A Clinical Study of the Probability of Default for Global Financial Firms Affected by the Subprime Mortgage Crisis
51 Pages Posted: 11 Aug 2005 Last revised: 2 Oct 2009
Date Written: July 20, 2008
This article presents a modification of Merton's (1976) ruin option pricing model to estimate the implied probability of default from stock and option market prices. To test the model, we analyze all global financial firms with traded options in the U.S. over the period December 1996 through October 2008, with a special focus on the subprime mortgage crisis period. We compare the performance of the implied probability of default from our model to the expected default frequencies based on the KMV model and agency credit ratings by constructing cumulative accuracy profiles (CAP) and the receiver operating characteristic (ROC). We find that the probability of default estimates from our model are equal or superior to other credit risk measures studied based on CAP and ROC. In particular, during the subprime crisis our model surpassed credit ratings and matched or exceeded KMV in anticipating the magnitude of the crisis. An important benefit of our model over other methods is that it is a forward-looking measure that uses a range of option prices and does not rely on historical data.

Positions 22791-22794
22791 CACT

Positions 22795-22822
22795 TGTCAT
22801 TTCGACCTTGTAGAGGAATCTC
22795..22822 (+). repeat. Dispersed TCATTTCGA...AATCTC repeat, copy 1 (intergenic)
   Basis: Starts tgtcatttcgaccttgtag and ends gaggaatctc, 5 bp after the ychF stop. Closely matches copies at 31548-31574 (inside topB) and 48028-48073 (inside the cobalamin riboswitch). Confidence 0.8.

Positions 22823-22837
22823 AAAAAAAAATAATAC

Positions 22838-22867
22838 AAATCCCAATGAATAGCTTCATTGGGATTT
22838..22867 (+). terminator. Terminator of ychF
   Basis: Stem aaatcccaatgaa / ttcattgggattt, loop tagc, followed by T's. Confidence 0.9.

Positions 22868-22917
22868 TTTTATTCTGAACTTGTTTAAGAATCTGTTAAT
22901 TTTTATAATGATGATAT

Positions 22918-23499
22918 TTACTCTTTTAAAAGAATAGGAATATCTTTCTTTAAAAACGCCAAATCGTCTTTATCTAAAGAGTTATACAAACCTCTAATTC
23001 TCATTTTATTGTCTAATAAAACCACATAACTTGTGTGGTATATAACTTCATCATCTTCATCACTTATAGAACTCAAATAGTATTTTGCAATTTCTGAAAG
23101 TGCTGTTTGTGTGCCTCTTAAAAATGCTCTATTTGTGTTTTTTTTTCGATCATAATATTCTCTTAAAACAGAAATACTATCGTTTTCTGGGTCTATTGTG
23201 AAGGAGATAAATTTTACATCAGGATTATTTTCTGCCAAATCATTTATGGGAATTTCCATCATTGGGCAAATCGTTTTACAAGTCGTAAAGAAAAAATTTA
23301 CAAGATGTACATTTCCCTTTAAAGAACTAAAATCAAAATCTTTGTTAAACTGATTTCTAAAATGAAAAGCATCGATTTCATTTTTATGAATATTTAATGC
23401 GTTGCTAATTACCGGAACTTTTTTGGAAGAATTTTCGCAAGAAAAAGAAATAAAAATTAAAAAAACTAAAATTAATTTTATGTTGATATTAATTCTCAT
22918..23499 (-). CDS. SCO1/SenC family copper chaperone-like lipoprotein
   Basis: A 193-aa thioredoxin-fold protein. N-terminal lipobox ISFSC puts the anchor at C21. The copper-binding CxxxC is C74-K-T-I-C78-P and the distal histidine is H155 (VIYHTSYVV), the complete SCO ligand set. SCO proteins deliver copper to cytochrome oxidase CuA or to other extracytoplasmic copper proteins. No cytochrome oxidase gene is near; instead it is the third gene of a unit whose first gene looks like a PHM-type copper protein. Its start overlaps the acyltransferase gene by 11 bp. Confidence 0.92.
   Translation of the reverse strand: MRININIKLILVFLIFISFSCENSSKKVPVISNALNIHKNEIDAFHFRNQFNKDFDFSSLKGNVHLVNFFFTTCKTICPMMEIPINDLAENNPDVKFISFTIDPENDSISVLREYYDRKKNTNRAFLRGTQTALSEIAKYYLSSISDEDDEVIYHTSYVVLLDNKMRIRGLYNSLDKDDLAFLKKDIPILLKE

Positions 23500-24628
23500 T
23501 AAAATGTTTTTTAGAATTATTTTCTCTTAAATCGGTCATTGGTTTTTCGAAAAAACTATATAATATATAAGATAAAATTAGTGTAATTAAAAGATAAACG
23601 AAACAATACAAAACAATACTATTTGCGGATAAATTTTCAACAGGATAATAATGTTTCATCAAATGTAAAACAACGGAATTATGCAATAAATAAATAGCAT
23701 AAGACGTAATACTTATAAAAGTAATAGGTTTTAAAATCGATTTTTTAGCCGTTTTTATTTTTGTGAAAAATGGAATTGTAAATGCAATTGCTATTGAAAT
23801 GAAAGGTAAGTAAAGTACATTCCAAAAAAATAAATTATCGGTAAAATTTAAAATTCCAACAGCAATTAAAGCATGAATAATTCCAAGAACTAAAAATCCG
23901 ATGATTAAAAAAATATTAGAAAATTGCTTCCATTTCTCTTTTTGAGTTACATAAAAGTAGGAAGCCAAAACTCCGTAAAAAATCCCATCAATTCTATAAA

Keywords: bankruptcy risk, default probability, sub-prime mortgage crisis, option valuation, ratings, z-score, financial distress
JEL Classification: G13, G33
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